Abuse of power over many decades

15 12 2018

A couple of days ago, The Nation reported that the  National Human Rights Commission Chair What Tingsamitr, recalling that Thailand had been one of the first nations to ratify the Universal Declaration of Human Rights, continues to have a serious human rights  problem.

While What mentioned several groups “responsible” for for human rights abuses, this was a remarkable effort to deflect attention from the main perpetrators. In fact, What had to admit that “state officials commit 90 per cent of human rights violations…”.

What appeared to want to whitewash this basic fact, babbling about “misunderstandings” and “different definitions” of human rights.

However, “Cross Cultural Foundation director Pornpen Khongkachonkiet argued that the root of the problem did not lie in misunderstandings, but came from the abuse of power and an absence of the rule of law.”

Pornpen got to the point that What preferred to avoid:

It is clear that most of the rights violations in Thailand occur in the same pattern – officials violating the rights of people. We have witnessed that again and again. When someone opposes the government and their policies, state officials turn on these people….

She cited several examples of oppression under the current military junta, noting that “rights violations against those who oppose the authorities are far more severe in cases related to the stability of the state and the monarchy.”

Pornpen observed that “key problems include a lack of proper investigation, court litigation and punishment against officers who commit these crimes.” That is, impunity, adding that violations and impunity are abetted by “a partisan culture within the justice system, which allows so many offending officers to walk free and even keep their job in official agencies.”

This situation has existed for decades. However, under the junta, Pornpen concluded, “the problem of human rights violation by the state … is worse than ever…”.

Illegal detentions and republicanism

14 12 2018

Khaosod reports that “[a]t least four people are being held incommunicado by the military on suspicion of belonging to an underground republican movement…”.

Prachatai reports that those arrested include Mrs. Laddawan Chewasut (age 62) and Mr. Suthawat Chewasut (age 31), the wife and son of Mr. Chucheap Chewasut or ‘Uncle Sanamluang’, the underground radio broadcaster who currently is living in exile.”

It seems that people believed to be from the military have interrogated at least a dozen people in recent days.

Khaosod states that the “soldiers who arrested the four reportedly told their families they would be taken to the 11th Infantry Regiment headquarters in Bangkok, but army spokesman Winthai Suvaree said he was as yet unaware of the matter.”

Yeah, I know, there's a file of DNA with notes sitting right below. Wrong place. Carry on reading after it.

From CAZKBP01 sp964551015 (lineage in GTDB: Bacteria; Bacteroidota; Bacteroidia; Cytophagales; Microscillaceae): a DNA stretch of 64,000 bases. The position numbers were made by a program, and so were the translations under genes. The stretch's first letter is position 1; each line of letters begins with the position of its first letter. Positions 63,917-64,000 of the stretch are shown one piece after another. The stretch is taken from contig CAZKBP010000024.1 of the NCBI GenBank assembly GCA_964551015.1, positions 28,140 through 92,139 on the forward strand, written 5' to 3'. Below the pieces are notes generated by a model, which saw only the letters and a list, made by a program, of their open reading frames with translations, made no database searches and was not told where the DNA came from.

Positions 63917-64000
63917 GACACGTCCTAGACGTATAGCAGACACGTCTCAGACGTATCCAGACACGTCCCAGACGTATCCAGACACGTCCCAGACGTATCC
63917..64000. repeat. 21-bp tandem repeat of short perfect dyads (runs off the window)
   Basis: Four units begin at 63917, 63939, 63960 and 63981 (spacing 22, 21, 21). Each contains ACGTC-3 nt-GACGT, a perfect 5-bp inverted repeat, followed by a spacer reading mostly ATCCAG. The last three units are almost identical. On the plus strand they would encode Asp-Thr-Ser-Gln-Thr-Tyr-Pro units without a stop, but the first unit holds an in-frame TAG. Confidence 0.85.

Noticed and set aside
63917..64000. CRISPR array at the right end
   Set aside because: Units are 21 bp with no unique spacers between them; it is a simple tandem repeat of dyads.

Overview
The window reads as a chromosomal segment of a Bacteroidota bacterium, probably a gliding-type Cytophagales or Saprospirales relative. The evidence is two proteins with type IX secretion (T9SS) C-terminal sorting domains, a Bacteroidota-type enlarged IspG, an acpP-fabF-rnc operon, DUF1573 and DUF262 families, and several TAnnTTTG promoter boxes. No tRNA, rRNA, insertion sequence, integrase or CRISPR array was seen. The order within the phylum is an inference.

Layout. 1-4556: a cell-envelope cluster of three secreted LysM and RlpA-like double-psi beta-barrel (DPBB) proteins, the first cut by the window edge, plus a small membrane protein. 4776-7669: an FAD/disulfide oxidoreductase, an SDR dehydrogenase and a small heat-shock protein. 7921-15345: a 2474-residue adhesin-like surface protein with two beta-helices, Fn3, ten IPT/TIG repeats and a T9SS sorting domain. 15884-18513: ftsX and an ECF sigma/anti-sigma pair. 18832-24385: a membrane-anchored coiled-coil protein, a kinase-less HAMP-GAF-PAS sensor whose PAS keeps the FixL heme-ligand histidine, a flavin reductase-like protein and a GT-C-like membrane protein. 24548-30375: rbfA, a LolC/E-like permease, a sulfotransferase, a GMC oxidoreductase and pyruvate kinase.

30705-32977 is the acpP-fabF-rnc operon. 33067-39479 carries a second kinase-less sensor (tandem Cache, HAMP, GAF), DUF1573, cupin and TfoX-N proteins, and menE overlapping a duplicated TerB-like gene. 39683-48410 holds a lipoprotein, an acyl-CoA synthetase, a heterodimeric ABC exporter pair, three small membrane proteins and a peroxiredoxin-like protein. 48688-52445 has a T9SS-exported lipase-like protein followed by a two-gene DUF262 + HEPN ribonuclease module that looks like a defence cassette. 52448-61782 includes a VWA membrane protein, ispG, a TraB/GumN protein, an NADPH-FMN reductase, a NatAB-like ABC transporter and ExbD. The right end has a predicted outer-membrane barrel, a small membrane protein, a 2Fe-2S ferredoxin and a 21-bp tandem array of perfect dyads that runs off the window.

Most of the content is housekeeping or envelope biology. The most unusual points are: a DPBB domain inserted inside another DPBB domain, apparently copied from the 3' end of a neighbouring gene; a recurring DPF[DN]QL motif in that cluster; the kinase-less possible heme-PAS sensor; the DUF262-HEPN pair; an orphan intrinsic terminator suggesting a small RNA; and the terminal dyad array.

The Organization for a Thai Federation has reportedly uploaded a video condemning the arrests.

That Organization is reportedly run by a group of exiled activists in Laos. It’s difficult to gauge how much support it has, though its prolific and often very long online videos/broadcasts can have tens of thousands of views. As well as republican positions, the broadcasts often feature an array of rumors circulating in Thailand.

On YouTube there are several broadcasts under the banner of Organization for Thai Federation and Sanamluang20082008. Clicking the links opens sites probably banned in Thailand.

Followers of Uncle Sanam Luang have been associated with republican/separatist black T-shirts with a red and white flag emblem.

Thirayudh among the chickens

12 12 2018

In his annual musing about Thailand’s politics, usually delivered in a seasonal scruffy cardigan, one-time student activist, former communist, former critic of the monarchy, anti-democrat and “academic” Thirayudh Boonmee has delivered another of those waffling pronouncements that can be interpreted in several ways.

When he “likened Thai people to chickens in farms where they were under control from birth to death” it seemed that he took this as a state of affairs to be accepted.

He seemed pessimistic about “politics”, arguing that “Thais are too obsessed with political problems to realise they face other, more fundamental, issues — inequality, poor education, widespread corruption, and economic monopoly by large groups of capitalists.”

It seems quite strange to think of inequality, poor education, corruption, and capitalist oligarchy as being apolitical. We would consider such outcomes to be a result of Thailand’s anti-democratic politics, long periods of authoritarianism, the impunity of military murderers and the triad of military-monarchy-tycoon capitalists.

He seems to suffer a dementia moment when he falsely claims that it has been “[o]ver the past decade, [that] about 10 large groups of capitalists had been formed and they controlled most key economic sectors and politics…”. Most of the giant capitalists group have been around for decades and almost all align with the biggest capitalist conglomerate, the monarchy.

He’s on stronger ground when he observes that the military junta: